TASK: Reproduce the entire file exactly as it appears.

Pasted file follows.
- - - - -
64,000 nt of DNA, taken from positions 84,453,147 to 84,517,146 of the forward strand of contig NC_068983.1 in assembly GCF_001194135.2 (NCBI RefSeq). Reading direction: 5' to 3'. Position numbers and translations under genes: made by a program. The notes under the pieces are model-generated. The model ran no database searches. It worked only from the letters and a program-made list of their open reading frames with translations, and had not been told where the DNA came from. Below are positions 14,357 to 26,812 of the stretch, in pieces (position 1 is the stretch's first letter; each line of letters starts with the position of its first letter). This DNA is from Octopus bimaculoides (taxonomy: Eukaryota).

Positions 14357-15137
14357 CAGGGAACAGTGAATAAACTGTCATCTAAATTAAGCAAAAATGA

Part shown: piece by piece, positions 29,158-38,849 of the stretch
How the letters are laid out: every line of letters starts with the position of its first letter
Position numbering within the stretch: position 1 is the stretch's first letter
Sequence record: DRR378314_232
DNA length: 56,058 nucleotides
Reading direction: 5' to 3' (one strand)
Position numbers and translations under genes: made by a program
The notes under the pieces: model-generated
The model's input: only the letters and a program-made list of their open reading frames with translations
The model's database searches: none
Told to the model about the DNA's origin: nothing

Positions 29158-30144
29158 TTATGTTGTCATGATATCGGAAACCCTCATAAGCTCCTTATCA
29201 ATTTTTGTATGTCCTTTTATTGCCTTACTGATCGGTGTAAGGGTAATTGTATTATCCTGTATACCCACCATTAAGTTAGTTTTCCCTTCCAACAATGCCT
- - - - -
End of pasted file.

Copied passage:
64,000 nt of DNA, taken from positions 84,453,147 to 84,517,146 of the forward strand of contig NC_068983.1 in assembly GCF_001194135.2 (NCBI RefSeq). Reading direction: 5' to 3'. Position numbers and translations under genes: made by a program. The notes under the pieces are model-generated. The model ran no database searches. It worked only from the letters and a program-made list of their open reading frames with translations, and had not been told where the DNA came from. Below are positions 14,357 to 26,812 of the stretch, in pieces (position 1 is the stretch's first letter; each line of letters starts with the position of its first letter). This DNA is from Octopus bimaculoides (taxonomy: Eukaryota).

Positions 14357-15137
14357 CAGGGAACAGTGAATAAACTGTCATCTAAATTAAGCAAAAATGA

Part shown: piece by piece, positions 29,158-38,849 of the stretch
How the letters are laid out: every line of letters starts with the position of its first letter
Position numbering within the stretch: position 1 is the stretch's first letter
Sequence record: DRR378314_232
DNA length: 56,058 nucleotides
Reading direction: 5' to 3' (one strand)
Position numbers and translations under genes: made by a program
The notes under the pieces: model-generated
The model's input: only the letters and a program-made list of their open reading frames with translations
The model's database searches: none
Told to the model about the DNA's origin: nothing

Positions 29158-30144
29158 TTATGTTGTCATGATATCGGAAACCCTCATAAGCTCCTTATCA
29201 ATTTTTGTATGTCCTTTTATTGCCTTACTGATCGGTGTAAGGGTAATTGTATTATCCTGTATACCCACCATTAAGTTAGTTTTCCCTTCCAACAATGCCT